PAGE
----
While Saxo missed Cancellara, they still continued to capitalize throughout the rest of the race. Jason McCartney stayed close in the KOM fight, and when Francisco Mancebo crashed on stage 7, McCartney took over the red jersey and held it until the end of the race, in what was a big coup for the Danish-registered squad. Then on stage 8, Luxembourg national champion Frank Schleck pipped Liquigas' Vincenzo Nibali at the line for his first win of the year, while at the same time putting the icing on the cake for the Saxo team. Although they fell short in the team competition, Saxo was on par with Astana in terms of team strength. Makes you wonder: If Cancellara hadn't gotten sick would he have been able to take the overall?
Columbia Highroad: A+
Bob Stapleton, the owner of the Columbia Highroad team, stated a few months ago the the AToC was among the biggest season targets for his American-registered team. The yellow and white clad team came with a very strong line up for California, and it showed in their results. Mark Cavendish left no doubt as to who the fastest man in the world is (at least right now), as he blitzed the competition for back to back stage wins in stages 4 and 5. His exploits throughout the race netted him the green sprinter's jersey, a nice value add for the Columbia squad. Meanwhile in the GC hunt, Mick Rogers held things down, finishing a solid third overall behind a solid time trial and careful vigilance throughout the race. All said, the 2009 AToC was a resounding success for Columbia as they head back to Europe for the classics season.
Garmin Slipstream: A
There were a lot of question marks surrounding the Garmin team coming into the 2009 AToC. Who would be the team leader, Vande Velde or Zabriskie? Would they be able to battle for stage wins against some of the strongest riders in the world? Had the pressure surrounding their Pro Tour status gotten to them? After nine days of racing, the answers were emphatically clear: no, no, and no. David Zabriskie ended up being the protected leader, and rode an amazing overall race to finish second overall. He had a great time trial in Solvang, and was bested only by Leiheimer. Not bad. Young Thomas Peterson broke through with a huge win in stage 2, as he rode clear of the field with Leipheimer and then beat the Astana rider to the line in a two-up sprint. Even Tom Danielson showed he is on good early season form, finishing 9th overall. 2009 is looking very bright indeed for the Garmin team, as their confidence soars behind solid results.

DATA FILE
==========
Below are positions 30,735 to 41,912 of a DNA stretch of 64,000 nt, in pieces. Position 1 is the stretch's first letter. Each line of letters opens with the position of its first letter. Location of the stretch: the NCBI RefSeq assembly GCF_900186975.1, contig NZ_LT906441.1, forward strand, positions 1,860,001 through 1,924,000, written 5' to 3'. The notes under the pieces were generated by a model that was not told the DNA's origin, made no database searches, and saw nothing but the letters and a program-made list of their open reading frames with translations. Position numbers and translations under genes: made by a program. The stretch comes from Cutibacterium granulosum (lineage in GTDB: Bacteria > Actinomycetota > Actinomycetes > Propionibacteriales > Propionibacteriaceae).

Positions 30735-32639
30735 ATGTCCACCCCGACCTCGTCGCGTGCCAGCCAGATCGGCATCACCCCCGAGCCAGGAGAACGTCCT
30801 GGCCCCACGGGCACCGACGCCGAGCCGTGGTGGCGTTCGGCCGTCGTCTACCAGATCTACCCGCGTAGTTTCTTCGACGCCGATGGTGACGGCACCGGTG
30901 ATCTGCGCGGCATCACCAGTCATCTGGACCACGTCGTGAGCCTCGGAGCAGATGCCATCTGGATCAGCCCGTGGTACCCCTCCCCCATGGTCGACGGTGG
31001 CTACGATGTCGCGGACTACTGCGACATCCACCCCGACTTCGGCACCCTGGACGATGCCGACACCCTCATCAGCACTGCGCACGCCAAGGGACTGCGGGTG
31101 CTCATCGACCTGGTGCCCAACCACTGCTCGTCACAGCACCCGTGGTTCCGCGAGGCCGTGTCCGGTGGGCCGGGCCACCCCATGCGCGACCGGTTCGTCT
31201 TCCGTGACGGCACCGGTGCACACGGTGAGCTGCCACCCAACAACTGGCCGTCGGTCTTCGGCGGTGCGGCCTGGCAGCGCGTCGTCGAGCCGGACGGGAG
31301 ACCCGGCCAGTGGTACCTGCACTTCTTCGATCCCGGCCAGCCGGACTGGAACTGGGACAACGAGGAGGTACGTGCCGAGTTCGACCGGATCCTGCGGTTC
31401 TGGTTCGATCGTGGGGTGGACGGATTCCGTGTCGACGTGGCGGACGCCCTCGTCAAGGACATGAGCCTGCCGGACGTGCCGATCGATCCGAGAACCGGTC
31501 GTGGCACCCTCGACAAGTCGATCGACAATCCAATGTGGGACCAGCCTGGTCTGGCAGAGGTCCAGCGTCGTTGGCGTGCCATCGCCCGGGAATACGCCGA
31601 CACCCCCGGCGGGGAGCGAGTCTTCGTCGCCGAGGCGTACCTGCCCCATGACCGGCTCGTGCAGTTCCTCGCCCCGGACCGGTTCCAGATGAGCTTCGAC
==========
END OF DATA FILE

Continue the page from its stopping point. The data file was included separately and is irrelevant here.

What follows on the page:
Quick Step: C+
The Quick Step team brought one heavy hitter, Tom Boonen, and eight other lesser knows to California for 2009. Carlos Barredo, a solid climber, represented well in the mountains, but he was clearly over matched by the competition. Boonen, although good, was left behind by Cavendish's train in the sprints, and without a strong team to support him he was at a disadvantage throughout the race. Never one to make excuses, Boonen congratulated Cavendish and reminded all those listening that his bigger objectives come in a few weeks time. In what may be a sign of things to come, Boonen had two second places during the week forecasting his good form, despite the lack of a solid team around him. Plus, he got some valuable classics prep work in thanks to the awful weather during the first few days of the Tour. If Quick Step returns in 2010, they would be wise to bring some more firepower in the form of Stijn Devolder or Sylvain Chavanel.